Office architects usually standardize on a one-style-fits-all design and everyone gets to live with it. Folks with seniority can sometimes wrangle their own chair, but if your office uses hoteling software to assign different seats daily, you’re stuck. Not so when it comes to furnishing your home office. There are countless options, and the good news is that you can explore them all. So, let your tastes run wild, and don’t forget to consider good ergonomic design while you’re at it.
The ideal monitor
You might be happy with a garden variety monitor. Or, you may prefer something a bit bigger. Some want dual monitors, and some just want an ultrawide type. No matter what you like, it’s worth it to spend a little extra on the right monitor. That’s especially true when you consider that 100% of your work day is spent staring at a screen.
The possibilities really are endless. I once saw a developer who had attached two 75-inch 4K televisions to his coding rig. The contrast wasn’t great, because the televisions were made for the living room, but he could display nearly an entire Java stack dump.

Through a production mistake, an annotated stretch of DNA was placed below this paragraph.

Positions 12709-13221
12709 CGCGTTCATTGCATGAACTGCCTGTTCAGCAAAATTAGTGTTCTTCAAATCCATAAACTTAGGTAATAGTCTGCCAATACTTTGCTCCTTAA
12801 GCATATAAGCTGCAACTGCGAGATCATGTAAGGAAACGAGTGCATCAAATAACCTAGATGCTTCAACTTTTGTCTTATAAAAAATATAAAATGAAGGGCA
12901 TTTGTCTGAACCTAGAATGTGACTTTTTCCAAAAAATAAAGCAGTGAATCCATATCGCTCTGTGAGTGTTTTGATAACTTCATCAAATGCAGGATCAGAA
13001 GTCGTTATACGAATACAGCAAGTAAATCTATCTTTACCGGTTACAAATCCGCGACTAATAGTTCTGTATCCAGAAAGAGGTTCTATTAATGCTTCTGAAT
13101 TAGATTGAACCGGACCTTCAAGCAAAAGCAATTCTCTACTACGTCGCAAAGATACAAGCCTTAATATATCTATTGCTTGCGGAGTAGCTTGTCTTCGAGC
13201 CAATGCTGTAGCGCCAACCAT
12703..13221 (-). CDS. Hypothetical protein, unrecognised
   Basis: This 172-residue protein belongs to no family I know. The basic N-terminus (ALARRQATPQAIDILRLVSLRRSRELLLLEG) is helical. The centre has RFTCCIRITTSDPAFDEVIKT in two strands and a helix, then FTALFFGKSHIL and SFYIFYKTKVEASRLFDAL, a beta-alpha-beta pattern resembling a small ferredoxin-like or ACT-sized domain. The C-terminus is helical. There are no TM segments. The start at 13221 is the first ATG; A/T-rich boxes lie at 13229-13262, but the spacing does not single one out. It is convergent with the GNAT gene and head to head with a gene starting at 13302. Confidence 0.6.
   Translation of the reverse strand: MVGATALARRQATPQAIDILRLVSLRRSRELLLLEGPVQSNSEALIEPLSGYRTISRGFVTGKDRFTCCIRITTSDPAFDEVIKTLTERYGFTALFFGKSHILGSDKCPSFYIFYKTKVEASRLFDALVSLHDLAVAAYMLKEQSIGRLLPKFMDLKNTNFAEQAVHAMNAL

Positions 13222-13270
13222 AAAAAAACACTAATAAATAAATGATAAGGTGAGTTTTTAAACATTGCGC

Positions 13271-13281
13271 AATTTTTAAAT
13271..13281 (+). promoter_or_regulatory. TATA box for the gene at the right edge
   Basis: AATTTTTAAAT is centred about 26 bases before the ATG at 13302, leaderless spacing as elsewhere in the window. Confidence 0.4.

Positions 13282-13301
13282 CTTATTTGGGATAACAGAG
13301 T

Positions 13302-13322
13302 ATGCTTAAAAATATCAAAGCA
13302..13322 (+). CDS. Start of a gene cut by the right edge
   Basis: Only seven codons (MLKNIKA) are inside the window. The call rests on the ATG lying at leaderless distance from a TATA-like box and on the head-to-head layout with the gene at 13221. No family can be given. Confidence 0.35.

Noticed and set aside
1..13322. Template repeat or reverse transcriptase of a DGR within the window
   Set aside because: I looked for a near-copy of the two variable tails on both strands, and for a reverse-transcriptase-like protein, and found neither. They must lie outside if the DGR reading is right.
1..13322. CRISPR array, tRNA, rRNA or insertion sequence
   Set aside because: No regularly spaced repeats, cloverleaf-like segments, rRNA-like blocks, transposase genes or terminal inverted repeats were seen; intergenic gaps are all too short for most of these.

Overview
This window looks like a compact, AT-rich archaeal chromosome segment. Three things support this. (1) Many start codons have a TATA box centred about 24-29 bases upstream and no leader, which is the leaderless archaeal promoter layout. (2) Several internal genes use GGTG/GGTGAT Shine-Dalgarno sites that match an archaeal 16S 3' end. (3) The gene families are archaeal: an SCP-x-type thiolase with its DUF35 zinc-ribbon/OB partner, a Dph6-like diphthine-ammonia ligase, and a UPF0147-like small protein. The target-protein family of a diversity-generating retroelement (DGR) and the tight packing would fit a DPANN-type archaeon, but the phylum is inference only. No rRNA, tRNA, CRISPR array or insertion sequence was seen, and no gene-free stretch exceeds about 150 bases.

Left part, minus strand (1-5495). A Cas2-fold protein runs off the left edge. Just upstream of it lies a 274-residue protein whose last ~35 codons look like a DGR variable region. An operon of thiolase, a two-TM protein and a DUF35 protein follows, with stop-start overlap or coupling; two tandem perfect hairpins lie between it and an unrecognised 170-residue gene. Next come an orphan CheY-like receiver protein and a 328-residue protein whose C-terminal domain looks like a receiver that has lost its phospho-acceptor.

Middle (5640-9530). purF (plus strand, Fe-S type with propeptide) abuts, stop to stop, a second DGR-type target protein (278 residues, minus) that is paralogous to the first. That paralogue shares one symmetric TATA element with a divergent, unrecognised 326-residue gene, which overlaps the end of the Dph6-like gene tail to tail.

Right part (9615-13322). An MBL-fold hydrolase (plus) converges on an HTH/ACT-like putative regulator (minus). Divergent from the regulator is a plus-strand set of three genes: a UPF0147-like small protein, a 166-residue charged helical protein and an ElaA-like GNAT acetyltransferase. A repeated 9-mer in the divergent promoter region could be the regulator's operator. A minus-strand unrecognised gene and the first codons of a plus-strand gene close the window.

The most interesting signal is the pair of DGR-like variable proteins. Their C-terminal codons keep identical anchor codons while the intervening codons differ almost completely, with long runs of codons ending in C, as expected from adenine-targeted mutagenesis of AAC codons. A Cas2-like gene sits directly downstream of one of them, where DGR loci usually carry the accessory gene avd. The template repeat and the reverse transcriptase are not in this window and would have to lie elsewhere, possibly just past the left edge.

Go wired, and wireless
When I was setting up my office, I pulled several Cat 6 cables through the wall. While Wi-Fi is more flexible, good shielded cables won’t fight your neighbors for spectrum. Gigabit hubs are often cheap, at least for the five-port models, so there’s not much extra cost in stringing cable. You could invest in a full box with 1,000 feet and a set of crimping pliers to finish them off. Or, you could just get a longer stock model. Some special grades of cable are designed to run in duct work. That may be a useful option if you’ve got forced-air heating or cooling.
Even if most of your packets will travel on Ethernet wires, you may also want to tune up your home wireless network. It’s less fun to slouch in the living room with a long tether. Plenty of single routers will cover a small house or office. If your home is on the larger side, consider upgrading to a Wi-Fi mesh. They do a better job of covering every square inch of the house.
Invest in good storage